lunes, 23 de mayo de 2011

J is for Junkie (2005)

J is for Junkie comes as a hard-hitting and beautifully shot documentary on crack and being homeless. Filmed in “The Living Room” in Atlanta, a small cove tucked in behind a Texaco gas station, the documentary captures African-American men and women opening up to Corey Davis, a young filmmaker with an artistic flare and an anthropologist’s care for documenting lived reality.


This is my first serious attempt at film making… Growing up I never had a father, because he was out running the streets getting high… Right around the time I was born, the mid 80’s, African-American communities across the country was struck by the crack epidemic. Which robbed us our prideful culture and instantly perverted it into a counter-culture where playgrounds became warzones and families were destroyed.

Growing up, I never really respected junkies… I just always knew they couldn’t be trusted and they made fucked up decisions… But one day in October, I decided to start filming a group crack addicts in Atlanta who live outside in a small cove behind a Texaco, infamously dubbed as the “Living Room” who share their stories and tell us what it’s like to live with a deadly addiction to crack-cocaine. Their stories would change me forever…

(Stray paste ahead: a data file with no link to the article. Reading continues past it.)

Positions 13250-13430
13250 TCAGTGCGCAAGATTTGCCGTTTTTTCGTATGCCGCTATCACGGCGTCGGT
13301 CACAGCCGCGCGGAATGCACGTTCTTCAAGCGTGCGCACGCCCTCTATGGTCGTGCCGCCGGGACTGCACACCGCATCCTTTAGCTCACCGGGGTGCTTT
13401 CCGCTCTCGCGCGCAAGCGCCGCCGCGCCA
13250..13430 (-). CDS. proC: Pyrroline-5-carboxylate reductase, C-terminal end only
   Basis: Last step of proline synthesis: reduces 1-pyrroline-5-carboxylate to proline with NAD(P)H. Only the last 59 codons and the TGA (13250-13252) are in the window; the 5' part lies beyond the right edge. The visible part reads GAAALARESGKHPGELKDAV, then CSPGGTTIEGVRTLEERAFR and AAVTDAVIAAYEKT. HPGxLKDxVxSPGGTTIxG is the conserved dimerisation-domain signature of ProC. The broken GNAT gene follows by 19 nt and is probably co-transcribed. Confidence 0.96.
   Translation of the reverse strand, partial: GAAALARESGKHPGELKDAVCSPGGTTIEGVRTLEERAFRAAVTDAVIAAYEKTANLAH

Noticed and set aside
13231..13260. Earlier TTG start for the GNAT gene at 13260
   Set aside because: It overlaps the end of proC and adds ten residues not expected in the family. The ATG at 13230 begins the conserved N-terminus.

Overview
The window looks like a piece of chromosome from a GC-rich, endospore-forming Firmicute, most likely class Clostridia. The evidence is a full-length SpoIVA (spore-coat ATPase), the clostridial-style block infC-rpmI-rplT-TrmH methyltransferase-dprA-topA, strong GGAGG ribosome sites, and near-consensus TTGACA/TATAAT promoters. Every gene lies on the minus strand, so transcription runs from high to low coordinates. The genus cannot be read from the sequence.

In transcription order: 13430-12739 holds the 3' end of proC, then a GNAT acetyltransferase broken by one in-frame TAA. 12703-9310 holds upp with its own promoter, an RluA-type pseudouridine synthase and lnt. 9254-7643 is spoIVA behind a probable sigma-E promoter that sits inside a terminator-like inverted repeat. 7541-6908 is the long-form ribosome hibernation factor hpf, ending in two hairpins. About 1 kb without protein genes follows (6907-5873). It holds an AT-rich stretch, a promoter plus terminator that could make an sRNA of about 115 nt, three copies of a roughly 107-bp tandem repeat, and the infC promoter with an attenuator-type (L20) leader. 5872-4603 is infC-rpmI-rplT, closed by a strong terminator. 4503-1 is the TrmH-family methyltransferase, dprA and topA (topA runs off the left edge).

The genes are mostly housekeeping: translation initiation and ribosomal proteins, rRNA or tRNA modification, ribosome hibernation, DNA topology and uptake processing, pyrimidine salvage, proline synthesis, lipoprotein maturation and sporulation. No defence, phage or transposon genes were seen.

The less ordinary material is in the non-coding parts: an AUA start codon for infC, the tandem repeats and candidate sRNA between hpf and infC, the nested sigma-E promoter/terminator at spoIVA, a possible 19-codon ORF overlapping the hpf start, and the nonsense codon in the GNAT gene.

Corey Davis is a tattoo artist, illustrator, clothing designer, musician, and magazine publisher, alongside his film making. J is for Junkie is “the first of a series of documentaries I’m doing on the marginal people of America.”

Hat-tip to Mark Flanagan and to Greedmont Park Magazine.

Link to J is for Junkie on YouTube

Link to Corey Davis Video Q&A on J is for Junkie

After doing this, it’s just like I understand people struggle more… I just kinda approach it more so from a reporter aspect and try not to judge people… So I’m just trying to be broad and reach different shit that I think is weird or cool or whatever. But really most important is relevant. This is all American culture to me.

Link to Corey Davis’ website

http://blogs.plos.org/neuroanthropology/2011/05/23/j-is-for-junkie/

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